Looking for the carbon flaws

Some further ruminations on Electricity Market Reform. I was reported a little while ago by a leading energy monitoring journal to believe that electricity market reform ‘wouldn’t get us to where we want to be’ on energy. True. That’s what I said in the piece I did for the Environment Guardian when the proposals were first launched.  But there’s a bit more to it than that. It’s clear, I think, that as an instrument for shaping the energy market so that it takes us smoothly through the rapid decarbonisation that will deliver – say – a descent from 450 odd grams of CO2 per kilowatt hour now to under 100 by 2025 – EMR won’t step up to the plate and will have to be revisited. But it is, none-the-less far better than what we’ve got now, and elements of the proposals will give some strong impulsions in the right direction – capacity payments to balance the mix of capacity in the new world of variable and decentralized supply, much of which will be low carbon; a contract for difference or a premium FIT on supply, which will give further nudges into the right mix for the carbon numbers to fall reasonably rapidly in the next phase.

It is, though, some of the wider architecture of EMR that looks dubious and likely to become redundant fairly rapidly as the challenges are encountered. That’s I think, my main worry about how it is being cast. And I think some of those worries were echoed in the recent session the Energy and climate Change Select committee held with the ‘Big 6’ energy companies – although it was necessary to read the transcript over again to eliminate some of the apparent surface noise of disagreement, ranging from apparent adulation for all things EMR to fairly jaundiced scepticism. I also had to do a bit of reading because I was present for only part of the proceedings, having been drafted onto a European Scrutiny committee  on Energy policy – where I was able to ask the Energy Minister all sorts of questions on energy topics, but not to take soundings from the Big 6  down the corridor.

The proposals for an Energy Performance Standard were barely mentioned, which I think underpins their essential irrelevance on the levels consulted on as I’ve already posted.

The proposals for a carbon floor price will need to be far better thought out. It will be a tax now, with the mechanism based on adding a charge upstream to the climate change levy. When added to the existing tax that the carbon reduction commitment has become, some people will be paying twice towards a level of carbon intervention that, taking whatever ETS turns out to trade at, may collectively look like a charge level high enough to encourage new nuclear investment (as is clearly the intention). Since, though, much of it will go to government and not energy companies (because it’s a tax) it will probably fall well short of the desired effect, unless the massive windfall that the operators of existing nuclear plants will get (free money on the back of  providing no bidding up to the market price because nuclear comes in as the very base of baseload) will do the investment trick for them instead. As Iain Marchant, the canny CEO of Scottish and Southern observed to the Committee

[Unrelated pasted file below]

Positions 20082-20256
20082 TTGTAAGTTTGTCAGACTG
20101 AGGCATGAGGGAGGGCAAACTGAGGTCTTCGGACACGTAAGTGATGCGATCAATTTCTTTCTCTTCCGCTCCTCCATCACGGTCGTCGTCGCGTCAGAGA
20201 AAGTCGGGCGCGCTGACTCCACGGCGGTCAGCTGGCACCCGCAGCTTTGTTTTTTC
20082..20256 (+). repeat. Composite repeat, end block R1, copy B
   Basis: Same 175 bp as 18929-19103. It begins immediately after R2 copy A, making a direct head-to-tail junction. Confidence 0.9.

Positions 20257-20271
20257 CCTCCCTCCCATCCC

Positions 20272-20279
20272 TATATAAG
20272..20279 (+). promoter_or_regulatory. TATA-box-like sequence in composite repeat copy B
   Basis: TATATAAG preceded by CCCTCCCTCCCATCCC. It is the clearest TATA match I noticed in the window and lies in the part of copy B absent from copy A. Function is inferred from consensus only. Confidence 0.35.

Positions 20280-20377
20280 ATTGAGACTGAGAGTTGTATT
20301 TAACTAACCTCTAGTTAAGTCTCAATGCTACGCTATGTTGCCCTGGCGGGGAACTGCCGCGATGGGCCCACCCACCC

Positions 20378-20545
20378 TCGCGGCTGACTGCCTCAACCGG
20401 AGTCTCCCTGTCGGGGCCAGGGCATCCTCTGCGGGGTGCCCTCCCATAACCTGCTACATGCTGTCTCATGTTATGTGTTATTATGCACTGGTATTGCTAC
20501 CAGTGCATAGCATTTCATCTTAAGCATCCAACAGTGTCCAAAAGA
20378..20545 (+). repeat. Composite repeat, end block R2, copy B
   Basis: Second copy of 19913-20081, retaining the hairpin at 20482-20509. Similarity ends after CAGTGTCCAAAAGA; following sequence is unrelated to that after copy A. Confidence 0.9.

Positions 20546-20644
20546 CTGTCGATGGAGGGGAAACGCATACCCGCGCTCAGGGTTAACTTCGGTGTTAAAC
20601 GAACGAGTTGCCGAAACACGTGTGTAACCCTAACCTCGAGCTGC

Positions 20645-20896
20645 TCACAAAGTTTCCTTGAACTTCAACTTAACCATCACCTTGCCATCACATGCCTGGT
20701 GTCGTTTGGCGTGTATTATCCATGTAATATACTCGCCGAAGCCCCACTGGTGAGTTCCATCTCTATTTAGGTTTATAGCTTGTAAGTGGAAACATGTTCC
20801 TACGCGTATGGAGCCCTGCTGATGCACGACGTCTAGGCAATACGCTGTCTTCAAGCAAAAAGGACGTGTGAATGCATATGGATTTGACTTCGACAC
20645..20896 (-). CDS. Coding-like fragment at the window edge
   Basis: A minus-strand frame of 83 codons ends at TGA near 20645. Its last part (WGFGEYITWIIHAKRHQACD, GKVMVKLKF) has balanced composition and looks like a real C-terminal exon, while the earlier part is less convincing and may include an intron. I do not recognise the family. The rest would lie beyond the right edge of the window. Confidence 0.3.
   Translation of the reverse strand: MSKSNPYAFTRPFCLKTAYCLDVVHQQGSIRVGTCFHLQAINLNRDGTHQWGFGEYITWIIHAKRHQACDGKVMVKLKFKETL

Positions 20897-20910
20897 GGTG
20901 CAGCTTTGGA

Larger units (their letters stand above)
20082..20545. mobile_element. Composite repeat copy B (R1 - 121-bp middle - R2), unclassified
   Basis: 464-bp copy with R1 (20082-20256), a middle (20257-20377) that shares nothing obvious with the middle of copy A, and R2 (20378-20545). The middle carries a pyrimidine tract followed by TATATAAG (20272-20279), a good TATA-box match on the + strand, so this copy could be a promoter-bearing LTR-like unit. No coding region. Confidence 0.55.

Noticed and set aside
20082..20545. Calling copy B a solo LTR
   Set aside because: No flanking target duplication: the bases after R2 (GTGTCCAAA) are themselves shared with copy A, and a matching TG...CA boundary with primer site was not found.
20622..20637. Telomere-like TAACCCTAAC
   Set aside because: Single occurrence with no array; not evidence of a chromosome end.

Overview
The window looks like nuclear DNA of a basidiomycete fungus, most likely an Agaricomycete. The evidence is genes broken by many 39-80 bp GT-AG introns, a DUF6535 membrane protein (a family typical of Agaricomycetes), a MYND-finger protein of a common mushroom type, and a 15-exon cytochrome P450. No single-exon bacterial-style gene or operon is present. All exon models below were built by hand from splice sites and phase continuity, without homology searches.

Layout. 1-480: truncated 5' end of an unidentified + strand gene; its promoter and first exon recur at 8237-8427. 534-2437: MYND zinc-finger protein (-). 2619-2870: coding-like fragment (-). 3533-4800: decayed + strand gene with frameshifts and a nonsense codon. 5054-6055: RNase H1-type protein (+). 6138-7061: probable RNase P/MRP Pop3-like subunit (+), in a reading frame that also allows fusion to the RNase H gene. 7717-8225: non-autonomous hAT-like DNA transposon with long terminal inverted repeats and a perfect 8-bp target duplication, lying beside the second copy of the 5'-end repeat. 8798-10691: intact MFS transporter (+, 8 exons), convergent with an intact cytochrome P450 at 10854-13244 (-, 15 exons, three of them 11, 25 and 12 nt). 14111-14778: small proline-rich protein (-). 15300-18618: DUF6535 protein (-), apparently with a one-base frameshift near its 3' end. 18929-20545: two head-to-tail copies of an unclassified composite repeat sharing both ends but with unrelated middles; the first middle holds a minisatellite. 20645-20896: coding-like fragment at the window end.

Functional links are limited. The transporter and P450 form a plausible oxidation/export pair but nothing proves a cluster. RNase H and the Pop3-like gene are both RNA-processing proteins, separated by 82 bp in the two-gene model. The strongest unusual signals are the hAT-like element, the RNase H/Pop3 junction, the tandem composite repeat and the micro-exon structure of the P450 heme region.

It [the EMR] has actually been designed to get nuclear built….if you design your market structures with that objective in mind, you get an awful lot of unintended consequences on capacity, other investment, and prices.

One of the possible unintended consequences, and one that I’ve been giving some thought to was also pointed out by Iain: if you put much store on interconnectors for the future and those links with Europe (supergrid, bilateral links, Norwegian storage cables, call them what you will) provide substantially more than the 3% balancing top-ups that they do presently, then the issue of the UK’s carbon price becomes very germane. You cannot set a price (assuming everyone else sticks with ETS) that is much above whatever is the rate set by ETS trading: otherwise, as Iain puts it:

‘if you get a difference of more than about £10 a tonne of carbon between the UK and Europe, you will effectively get investment in Europe …a CCGT ..at the end of an interconnector’.

This may be true, but it is also very limiting on any ambition to hike the carbon price up sufficiently to give EDF and others the comfort on price they seek and will need. Not a point I guess to weld Iain to the by then absent Vincent De Rivas of EDF, who had consistently been championing the rightness of unilateral UK Carbon floor proposals for nuclear build throughout.

Mind you, Iain also said before I arrived (according to the transcript) ‘I actually don’t like giving evidence with these five people. They’re not my friends. I don’t like them’. I think it may have been a joke, but I wasn’t there to hear him say it, and the minute writers regrettably don’t use those smiley or rolly eyed thingies  (emoticons, I think they’re called) so beloved by posters on football forums, so I’ll never know.

Anyway, some way to go before the mist clears on EMR, I reckon, and I’m going to stop now. My head hurts. (Head in hands painful face emoticon here please.)

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